Schoolboy Thomas Devlin's killer to use landmark ruling in fresh bid for appeal
One of the men jailed for the murder of a north Belfast schoolboy is set to use a landmark legal ruling in a new bid to have his conviction quashed.
Nigel Brown is serving a minimum 20-year prison sentence for the fatal knife attack on Thomas Devlin in August 2005.
But his lawyers are now seeking exceptional leave to mount a fresh appeal based on a finding on the interpretation of joint enterprise.
In February the Supreme Court held that the law which allowed people to be convicted of murder even if they did not inflict the fatal blow has been wrongly applied for more than 30 years. Senior judges in Belfast yesterday listed Brown's case for a hearing next month on the legal issues raised by the ruling.
They may also issue guidance on how other joint enterprise cases should be handled.
Fifteen-year-old Thomas was knifed to death close to his home in the city.
He suffered multiple stab wounds to the chest, abdomen, right upper arm, hip and face.
His friend, Jonathan McKee, was also attacked and stabbed in the stomach.
The killers struck on the Somerton Road as the young victims were walking back from a shop with a third teenager, Fintan Maguire.
Brown (32), formerly of Whitewell Road, and 29-year-old Gary Taylor, from Mountcollyer Avenue - both in Belfast - were jointly convicted of murder and attempted murder.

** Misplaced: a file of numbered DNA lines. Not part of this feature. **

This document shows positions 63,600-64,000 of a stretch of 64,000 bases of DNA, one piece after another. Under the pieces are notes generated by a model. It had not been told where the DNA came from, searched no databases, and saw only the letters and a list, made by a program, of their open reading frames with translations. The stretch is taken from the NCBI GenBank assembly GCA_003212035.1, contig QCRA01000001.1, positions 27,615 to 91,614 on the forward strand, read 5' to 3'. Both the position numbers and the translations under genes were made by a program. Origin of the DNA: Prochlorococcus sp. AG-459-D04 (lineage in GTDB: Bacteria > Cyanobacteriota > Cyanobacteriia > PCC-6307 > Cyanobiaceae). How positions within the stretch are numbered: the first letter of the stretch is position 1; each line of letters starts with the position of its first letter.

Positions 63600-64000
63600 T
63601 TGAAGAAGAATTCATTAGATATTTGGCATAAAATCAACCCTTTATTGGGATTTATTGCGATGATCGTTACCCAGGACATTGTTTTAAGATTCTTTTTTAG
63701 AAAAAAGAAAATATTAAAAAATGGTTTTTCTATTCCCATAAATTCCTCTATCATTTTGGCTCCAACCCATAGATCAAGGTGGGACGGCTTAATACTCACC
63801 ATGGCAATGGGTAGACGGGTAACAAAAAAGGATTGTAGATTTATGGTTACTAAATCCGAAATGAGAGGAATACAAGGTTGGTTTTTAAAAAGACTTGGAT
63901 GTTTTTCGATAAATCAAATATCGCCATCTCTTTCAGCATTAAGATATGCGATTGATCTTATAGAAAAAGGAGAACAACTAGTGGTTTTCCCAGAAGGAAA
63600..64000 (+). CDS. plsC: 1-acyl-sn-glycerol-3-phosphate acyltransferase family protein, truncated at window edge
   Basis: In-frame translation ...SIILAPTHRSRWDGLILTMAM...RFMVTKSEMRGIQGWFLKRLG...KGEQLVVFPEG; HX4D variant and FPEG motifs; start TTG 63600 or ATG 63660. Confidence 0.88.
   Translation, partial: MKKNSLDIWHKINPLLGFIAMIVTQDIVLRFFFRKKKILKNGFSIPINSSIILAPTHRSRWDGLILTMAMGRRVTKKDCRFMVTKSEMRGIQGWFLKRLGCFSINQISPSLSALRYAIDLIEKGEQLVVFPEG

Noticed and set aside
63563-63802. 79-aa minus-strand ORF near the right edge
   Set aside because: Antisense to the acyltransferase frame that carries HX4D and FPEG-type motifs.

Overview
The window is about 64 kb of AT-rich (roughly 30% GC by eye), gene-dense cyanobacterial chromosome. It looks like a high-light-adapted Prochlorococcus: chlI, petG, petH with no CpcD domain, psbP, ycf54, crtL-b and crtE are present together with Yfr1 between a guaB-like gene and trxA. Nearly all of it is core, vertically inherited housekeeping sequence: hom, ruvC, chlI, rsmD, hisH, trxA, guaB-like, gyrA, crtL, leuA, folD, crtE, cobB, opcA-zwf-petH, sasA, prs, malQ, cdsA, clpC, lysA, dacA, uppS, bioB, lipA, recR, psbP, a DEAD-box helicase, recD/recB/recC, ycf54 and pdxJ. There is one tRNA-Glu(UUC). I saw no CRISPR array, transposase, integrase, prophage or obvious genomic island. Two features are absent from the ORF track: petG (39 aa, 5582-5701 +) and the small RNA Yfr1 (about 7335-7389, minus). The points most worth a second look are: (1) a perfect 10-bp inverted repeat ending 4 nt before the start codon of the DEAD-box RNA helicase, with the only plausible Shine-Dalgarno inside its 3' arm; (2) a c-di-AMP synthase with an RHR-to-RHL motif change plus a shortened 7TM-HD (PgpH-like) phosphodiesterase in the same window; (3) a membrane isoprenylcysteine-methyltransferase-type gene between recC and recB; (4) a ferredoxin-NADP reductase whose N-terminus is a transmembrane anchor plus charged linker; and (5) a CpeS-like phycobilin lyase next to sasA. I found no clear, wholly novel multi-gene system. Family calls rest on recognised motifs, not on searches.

A previous court was told the murder had been random and motiveless.
Both men have already had appeals against their convictions dismissed in 2012.
However, Brown's legal team are now relying on the Supreme Court judgment reached in the case of Ameen Jogee for the joint enterprise murder of former Leicestershire policeman Paul Fyfe in 2011.
That ruling, which applies to England, Wales and Scotland, could pave the way for hundreds of appeals.
Submissions on behalf of Brown will be made at the Court of Appeal during a hearing expected to last for a full day.
His solicitor, Gerard McNamara of KRW Law, said: "The law pertaining to joint enterprise has fundamentally changed as a result of the ruling by the Supreme Court in the case of Jogee.
"The case of Nigel Brown will hopefully allow our Court of Appeal to issue guidance in our jurisdiction on this fundamental area of the law."